- Associated Press - Wednesday, July 20, 2016

WELLINGTON, New Zealand (AP) - New Zealand’s two largest newspaper groups are not sending journalists to cover the Olympics in Rio de Janeiro because of a dispute with domestic broadcasting rights-holder Sky TV and the New Zealand Olympic Committee over accreditation terms they say will unfairly restrict coverage.

NZME, which owns the New Zealand Herald, and Fairfax New Zealand, which publishes newspapers including Wellington’s Dominion-Post and Christchurch Press, have been in talks for months with Sky.

Both groups on Thursday said negotiations have reached an impasse and they have withdrawn applications for accreditation.

The conditions in question restrict the amount of footage used on news websites for non-rightsholders and how soon after an event that content could appear.

Fairfax had planned to send nine journalists to the Olympics and NZME was sending a similar-sized team of writers, photographers and videographers.

NZME managing editor Shayne Currie said he had informed the New Zealand Olympic Committee of his organization’s position.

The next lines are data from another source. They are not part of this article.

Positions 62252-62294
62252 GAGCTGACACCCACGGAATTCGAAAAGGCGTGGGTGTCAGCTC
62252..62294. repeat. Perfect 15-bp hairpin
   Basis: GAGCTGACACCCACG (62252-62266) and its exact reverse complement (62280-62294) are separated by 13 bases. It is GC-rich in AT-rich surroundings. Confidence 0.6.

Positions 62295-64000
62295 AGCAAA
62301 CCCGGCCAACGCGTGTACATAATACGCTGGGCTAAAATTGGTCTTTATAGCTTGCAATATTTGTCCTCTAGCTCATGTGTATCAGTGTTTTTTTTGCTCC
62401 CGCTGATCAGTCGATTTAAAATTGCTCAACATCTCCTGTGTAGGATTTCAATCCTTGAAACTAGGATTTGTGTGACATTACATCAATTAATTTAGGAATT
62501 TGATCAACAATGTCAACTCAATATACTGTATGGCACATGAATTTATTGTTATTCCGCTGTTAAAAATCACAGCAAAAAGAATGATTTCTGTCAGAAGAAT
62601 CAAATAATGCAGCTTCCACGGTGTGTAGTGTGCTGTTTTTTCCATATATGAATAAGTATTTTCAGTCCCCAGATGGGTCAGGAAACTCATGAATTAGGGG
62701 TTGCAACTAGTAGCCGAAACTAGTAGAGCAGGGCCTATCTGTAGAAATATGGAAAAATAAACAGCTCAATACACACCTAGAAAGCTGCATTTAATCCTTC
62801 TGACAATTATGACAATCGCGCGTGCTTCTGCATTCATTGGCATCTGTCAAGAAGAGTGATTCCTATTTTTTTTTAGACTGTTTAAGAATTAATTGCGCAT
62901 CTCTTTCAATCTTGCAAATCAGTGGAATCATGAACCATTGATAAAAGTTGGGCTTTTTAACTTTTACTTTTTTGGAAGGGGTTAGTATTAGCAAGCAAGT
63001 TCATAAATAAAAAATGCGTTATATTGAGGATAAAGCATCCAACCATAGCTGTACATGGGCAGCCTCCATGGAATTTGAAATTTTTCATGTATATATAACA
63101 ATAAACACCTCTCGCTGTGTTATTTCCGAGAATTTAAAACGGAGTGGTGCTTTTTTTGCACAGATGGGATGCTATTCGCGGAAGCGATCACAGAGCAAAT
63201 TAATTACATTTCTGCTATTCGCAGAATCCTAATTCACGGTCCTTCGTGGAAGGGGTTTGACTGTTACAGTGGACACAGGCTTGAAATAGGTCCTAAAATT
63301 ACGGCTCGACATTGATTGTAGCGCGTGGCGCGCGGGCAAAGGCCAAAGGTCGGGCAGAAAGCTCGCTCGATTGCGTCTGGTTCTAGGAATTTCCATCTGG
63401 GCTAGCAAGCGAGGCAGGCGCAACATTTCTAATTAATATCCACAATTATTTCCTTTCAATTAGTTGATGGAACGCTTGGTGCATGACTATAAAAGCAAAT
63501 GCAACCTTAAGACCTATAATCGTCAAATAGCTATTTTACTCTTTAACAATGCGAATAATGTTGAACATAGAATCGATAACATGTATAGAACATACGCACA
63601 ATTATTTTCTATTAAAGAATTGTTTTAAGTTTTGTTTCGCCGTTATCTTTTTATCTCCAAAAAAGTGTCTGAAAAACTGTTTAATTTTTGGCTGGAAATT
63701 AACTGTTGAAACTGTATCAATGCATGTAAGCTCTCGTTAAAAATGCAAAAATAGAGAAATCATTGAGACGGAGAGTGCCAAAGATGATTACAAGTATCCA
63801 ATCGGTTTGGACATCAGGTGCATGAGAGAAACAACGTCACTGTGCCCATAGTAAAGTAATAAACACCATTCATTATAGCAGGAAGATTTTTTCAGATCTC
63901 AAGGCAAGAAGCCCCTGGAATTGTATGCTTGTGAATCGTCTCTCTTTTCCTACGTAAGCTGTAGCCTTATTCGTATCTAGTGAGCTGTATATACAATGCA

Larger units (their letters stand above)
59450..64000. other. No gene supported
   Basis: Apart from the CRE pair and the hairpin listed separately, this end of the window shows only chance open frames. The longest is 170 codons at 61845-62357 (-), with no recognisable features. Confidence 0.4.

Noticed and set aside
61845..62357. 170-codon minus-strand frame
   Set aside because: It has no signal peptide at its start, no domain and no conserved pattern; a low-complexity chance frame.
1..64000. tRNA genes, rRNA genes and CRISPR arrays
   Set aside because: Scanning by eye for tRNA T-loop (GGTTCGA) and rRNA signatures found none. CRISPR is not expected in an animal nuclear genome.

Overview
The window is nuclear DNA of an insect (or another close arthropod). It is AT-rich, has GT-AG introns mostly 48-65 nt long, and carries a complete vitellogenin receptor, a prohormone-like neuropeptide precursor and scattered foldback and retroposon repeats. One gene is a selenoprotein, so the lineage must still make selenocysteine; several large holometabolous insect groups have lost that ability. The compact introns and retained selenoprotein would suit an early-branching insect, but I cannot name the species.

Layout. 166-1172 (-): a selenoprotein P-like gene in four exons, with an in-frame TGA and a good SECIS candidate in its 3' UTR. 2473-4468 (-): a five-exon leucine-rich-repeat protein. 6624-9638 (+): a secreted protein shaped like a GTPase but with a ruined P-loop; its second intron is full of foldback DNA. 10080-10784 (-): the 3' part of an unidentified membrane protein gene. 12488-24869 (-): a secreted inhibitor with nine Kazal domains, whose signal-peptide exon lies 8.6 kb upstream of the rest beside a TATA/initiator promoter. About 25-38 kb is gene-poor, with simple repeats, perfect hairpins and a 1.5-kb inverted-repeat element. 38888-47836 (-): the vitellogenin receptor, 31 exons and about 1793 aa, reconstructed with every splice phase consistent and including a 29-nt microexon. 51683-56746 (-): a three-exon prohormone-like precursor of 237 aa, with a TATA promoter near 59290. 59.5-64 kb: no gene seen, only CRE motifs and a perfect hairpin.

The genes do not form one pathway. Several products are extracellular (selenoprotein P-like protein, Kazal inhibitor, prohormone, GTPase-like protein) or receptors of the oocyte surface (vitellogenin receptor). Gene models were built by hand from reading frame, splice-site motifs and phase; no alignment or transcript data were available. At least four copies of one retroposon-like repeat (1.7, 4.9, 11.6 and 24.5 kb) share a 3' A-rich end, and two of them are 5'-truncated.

“This has been a difficult decision but ultimately we cannot accept what we view as unduly restrictive and unnecessary News Access Rules,” Currie said. “These do not allow for fair-use of copyright material in accordance with the New Zealand Copyright Act and have the potential to impact heavily on our ability to cover the Games in a fair and meaningful way.”

Currie said NZME also believed the conditions “run counter to the Olympic charter.”

Fairfax executive editor Sinead Boucher said the proposed local conditions on the use of games footage were “unprecedented” and didn’t not respect terms of the country’s Copyright ACT over fair use from major sports events.

In a letter to NZOC chief executive Kereyn Smith, released Thursday, Boucher said “We are not prepared to sacrifice our editorial freedom and right to freely report about the Olympics as a major news event.

“In our view, it is unacceptable that a broadcast rights holder should have been given so much power to control how its competitor media organizations get to report on an event of such national and international significance.”

The NZOC did not immediately respond to requests for comment.

Sky TV director of communication Kirsty Way said the company “stands by its news access rules that they’re the most generous in the whole world and have been acceptable worldwide, but apparently they’re not acceptable to our news agencies in New Zealand.”

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